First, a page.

I believe it was in Australia some years back where I was giving a workshop for classroom teachers. It was a small group, so instead of my usual silent beginning teaching through gesture, movement, body percussion, etc., I asked them what questions they had about their teaching, what they felt needed some attention. I was shocked when most couldn’t come up with an answer. If had been honest, I would have said, “In that case, I have nothing to teach you.”
Because the people who come to Orff workshops are people with questions, people not entirely satisfied with how their last class or last year of classes went, people who sense they’re missing something and are seeking something more. Without that quality of restless dissatisfaction, well, why bother giving up a Saturday or a week or two in summer to go to a workshop?
I met a Conservatory teacher from Portugal in the Barcelona workshop who had that quality of dissatisfaction with the way he and his colleagues were teaching and was in search of something.
He had gone to Finland and Italy to see how teachers taught there and now was here in Spain looking into the Orff approach. He lamented that change was so slow or non-existent where he worked, but adamant that some kind of change was needed. We had an interview set-up, but unfortunately didn’t have time and postponed it to a future e-mail conversation.
But what would I say to teachers who are content with what they do? More importantly, what would I say to teachers who are content with what they do, but shouldn’t be? And the honest answer is, “Nothing.” Without that quality of search, of questioning, of restless dissatisfaction, nothing I could say or do or show would convince them to change. In fact, they would be threatened by it because it would mean admitting some failure (usually not their fault, they’re just teaching as they have been taught), it would mean much work ahead to break the pattern of ineffective or harmful teaching, it would demand a quality of self-reflection that strangely, weirdly, uncomprehendingly, from my point of view, many people simply don’t have.
But if there was a glimmer of hope to inspire them to consider something new, I’d start with something like this imaginary conversation.
Me: Are the students happy in your class?
Them: Happy? I don’t know. And frankly I don’t care. I’m not there to make them happy, I’m there to teach them music.
Me: Are you happy with the level of their musicality?
Them: In general, no. They’re lazy, they don’t practice, they’re sloppy, they don’t listen to me.
Me: Are you having fun teaching them?
Them: What do you think? Of course not! Like I said, they’re mostly miserable students. But hey, I have to pay the rent.
Me: Have you ever played ping-pong?
Them: What? Why are we talking about ping-pong?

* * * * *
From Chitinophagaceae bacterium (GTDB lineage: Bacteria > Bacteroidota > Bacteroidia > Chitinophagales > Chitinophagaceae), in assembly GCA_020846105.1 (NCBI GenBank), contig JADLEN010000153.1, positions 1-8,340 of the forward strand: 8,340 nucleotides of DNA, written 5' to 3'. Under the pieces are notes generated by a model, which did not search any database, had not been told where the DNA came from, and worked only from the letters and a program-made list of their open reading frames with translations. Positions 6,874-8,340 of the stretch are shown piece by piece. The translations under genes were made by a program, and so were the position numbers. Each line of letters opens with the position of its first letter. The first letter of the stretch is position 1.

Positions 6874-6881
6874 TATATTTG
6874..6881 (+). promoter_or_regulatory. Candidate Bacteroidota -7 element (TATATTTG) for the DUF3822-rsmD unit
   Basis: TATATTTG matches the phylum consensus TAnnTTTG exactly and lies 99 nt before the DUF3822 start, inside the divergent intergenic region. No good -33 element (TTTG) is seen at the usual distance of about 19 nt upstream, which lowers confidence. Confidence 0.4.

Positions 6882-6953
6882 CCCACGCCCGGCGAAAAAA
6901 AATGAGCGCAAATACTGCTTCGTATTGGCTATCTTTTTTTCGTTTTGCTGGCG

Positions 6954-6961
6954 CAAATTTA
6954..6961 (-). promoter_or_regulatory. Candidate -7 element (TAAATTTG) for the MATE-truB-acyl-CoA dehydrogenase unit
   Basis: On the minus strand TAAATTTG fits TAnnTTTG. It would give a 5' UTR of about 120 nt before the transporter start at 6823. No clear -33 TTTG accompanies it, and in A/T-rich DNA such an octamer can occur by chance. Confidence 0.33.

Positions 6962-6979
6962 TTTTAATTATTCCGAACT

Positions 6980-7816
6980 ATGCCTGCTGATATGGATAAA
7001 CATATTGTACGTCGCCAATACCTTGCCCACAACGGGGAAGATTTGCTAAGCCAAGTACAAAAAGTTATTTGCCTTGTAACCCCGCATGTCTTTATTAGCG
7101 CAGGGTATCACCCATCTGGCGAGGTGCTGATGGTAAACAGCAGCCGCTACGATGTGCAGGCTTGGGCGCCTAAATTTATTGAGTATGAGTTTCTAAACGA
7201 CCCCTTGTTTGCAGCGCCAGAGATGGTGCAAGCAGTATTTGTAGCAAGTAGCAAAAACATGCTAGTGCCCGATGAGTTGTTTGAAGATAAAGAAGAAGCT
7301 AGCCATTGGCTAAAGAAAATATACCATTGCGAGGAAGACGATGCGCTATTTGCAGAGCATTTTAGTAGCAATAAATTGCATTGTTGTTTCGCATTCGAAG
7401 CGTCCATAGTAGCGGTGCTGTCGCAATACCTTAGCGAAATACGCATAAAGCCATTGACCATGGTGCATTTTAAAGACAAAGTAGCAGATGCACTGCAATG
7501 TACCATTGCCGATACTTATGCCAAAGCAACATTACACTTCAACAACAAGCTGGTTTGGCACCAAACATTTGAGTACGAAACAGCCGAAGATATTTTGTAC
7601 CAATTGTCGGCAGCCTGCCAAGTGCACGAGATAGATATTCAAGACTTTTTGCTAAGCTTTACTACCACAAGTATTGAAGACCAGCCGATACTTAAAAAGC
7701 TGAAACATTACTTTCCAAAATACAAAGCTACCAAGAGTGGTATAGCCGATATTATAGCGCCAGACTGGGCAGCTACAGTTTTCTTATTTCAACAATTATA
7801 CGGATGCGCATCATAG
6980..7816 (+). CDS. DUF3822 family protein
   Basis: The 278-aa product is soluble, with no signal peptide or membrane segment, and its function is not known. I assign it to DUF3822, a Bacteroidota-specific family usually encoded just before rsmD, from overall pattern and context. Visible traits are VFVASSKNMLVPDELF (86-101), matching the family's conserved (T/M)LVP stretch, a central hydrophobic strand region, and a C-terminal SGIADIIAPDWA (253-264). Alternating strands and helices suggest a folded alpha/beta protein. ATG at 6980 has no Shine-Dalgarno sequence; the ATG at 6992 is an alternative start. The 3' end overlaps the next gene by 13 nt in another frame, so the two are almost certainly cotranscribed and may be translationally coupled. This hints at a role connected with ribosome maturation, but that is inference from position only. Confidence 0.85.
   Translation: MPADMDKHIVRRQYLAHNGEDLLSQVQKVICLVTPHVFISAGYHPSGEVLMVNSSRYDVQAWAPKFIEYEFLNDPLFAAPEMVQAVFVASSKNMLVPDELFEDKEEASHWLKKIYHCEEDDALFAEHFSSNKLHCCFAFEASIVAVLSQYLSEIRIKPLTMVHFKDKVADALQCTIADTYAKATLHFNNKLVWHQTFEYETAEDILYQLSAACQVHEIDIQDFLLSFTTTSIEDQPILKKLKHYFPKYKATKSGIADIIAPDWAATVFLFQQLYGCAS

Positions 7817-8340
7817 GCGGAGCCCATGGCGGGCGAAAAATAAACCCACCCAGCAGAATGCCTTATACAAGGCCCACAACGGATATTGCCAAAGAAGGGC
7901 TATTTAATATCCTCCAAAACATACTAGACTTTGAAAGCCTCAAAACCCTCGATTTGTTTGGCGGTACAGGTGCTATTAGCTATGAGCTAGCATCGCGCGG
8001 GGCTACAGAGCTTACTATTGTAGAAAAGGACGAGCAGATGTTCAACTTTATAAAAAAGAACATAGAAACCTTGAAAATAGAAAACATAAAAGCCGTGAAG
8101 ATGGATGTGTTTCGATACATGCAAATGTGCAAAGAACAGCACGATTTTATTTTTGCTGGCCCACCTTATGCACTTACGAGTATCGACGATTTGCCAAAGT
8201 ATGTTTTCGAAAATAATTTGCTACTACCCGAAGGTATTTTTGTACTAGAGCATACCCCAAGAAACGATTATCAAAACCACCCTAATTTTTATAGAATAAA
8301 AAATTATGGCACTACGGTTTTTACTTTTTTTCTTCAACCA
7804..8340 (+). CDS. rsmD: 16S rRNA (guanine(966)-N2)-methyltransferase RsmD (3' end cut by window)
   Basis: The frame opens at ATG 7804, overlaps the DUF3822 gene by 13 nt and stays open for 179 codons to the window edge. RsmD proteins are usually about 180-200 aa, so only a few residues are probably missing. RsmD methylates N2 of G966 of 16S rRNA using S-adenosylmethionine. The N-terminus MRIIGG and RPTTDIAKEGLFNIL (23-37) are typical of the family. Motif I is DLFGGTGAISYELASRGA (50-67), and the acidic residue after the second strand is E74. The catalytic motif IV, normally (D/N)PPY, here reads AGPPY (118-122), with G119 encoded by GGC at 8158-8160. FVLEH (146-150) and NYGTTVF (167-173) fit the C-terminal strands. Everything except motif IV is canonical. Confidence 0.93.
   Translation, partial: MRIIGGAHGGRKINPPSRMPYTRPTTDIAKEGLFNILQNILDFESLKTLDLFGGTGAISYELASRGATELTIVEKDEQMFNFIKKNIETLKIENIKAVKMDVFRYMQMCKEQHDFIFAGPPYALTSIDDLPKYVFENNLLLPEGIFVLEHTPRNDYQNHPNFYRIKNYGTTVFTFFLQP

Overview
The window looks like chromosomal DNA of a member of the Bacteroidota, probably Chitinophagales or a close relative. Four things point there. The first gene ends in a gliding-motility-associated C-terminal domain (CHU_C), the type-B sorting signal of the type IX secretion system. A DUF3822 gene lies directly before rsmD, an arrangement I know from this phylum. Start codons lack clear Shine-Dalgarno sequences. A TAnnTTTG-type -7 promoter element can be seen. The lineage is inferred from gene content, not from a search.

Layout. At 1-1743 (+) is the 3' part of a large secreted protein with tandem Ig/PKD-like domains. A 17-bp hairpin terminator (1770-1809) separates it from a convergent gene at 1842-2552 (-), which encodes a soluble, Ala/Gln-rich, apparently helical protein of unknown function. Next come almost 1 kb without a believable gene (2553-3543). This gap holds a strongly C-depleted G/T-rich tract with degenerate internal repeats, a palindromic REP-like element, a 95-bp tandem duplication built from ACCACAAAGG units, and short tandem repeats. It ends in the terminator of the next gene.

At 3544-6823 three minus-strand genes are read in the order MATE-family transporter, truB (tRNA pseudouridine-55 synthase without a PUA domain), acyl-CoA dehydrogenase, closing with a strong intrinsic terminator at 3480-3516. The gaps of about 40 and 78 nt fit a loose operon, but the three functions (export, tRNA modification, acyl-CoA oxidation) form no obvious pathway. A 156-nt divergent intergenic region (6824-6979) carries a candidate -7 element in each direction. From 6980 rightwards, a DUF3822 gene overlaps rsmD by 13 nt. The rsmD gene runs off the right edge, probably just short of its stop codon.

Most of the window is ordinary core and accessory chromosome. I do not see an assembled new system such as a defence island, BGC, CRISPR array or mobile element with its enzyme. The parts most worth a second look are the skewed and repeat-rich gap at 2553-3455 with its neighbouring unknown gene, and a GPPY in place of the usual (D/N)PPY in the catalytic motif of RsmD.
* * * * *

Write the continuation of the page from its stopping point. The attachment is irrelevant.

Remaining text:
Me: In ping-pong, the whole fun of the game is that you send a ping and your opponent sends back a pong. The more challenging your ping, the more surprising their pong back. The more challenging their pong, the more satisfaction you have with you return your ping. That’s what makes the game fun, engaging, challenging and satisfying, regardless of the score at the end.
Them: What’s your point?
Me: Imagine you’re standing at the table sending pings to your opponent and they never pong back. Maybe because your ping is too challenging or not challenging enough or they can tell you don’t care about the game so they don’t care to engage. How fun would that be?
Them: I don’t know. I hate ping pong.
Me: Obviously. And clearly you don’t want to be convinced that it might be fun. But for the sake of your students, I’ll tell you that if you’re willing to accept classes that aren’t fun for you to teach and willing to accept that the students are bored, unengaged, stressed, miserable in your classes, you are hurting yourself and your hurting them. The first sign that this game is a dangerous one is to notice that your students don’t like it very much and instead of blaming them, consider what you’re doing to make everyone so miserable. If you can even for one moment imagine that your life and theirs could be so much happier if you learned how to create and teach classes that are fun, challenging, engaging, effective, your life and theirs would be changed for the better. And here’s another secret. Their music will be so much better, their motivation to practice will be so much better, their ability to express clearly their music will be so much better. You’ve spent so much time convincing yourself that the only way to arrive at musical expertise and proficiency is through tedious practice, angry Whiplash teachers, beating expression into listless students playing unexpressive notes read from black dots on paper that you’ve made one of life’s great joys and beauties into something ugly that makes everyone miserable. In your heart of hearts, is that what you really want?
Them: Do you have any ping-pong paddles?
Well, that last response? In my dreams. Probably the more common answer would be:
Them: Yup. Now get the hell out and go play your stupid ping-pong game somewhere else.
Thanks to the thousands of restlessly dissatisfied teachers who have shown up at the Orff workshop doorstep brimming over with questions and dedicating themselves to a lifelong search for the answers. Now who serves first?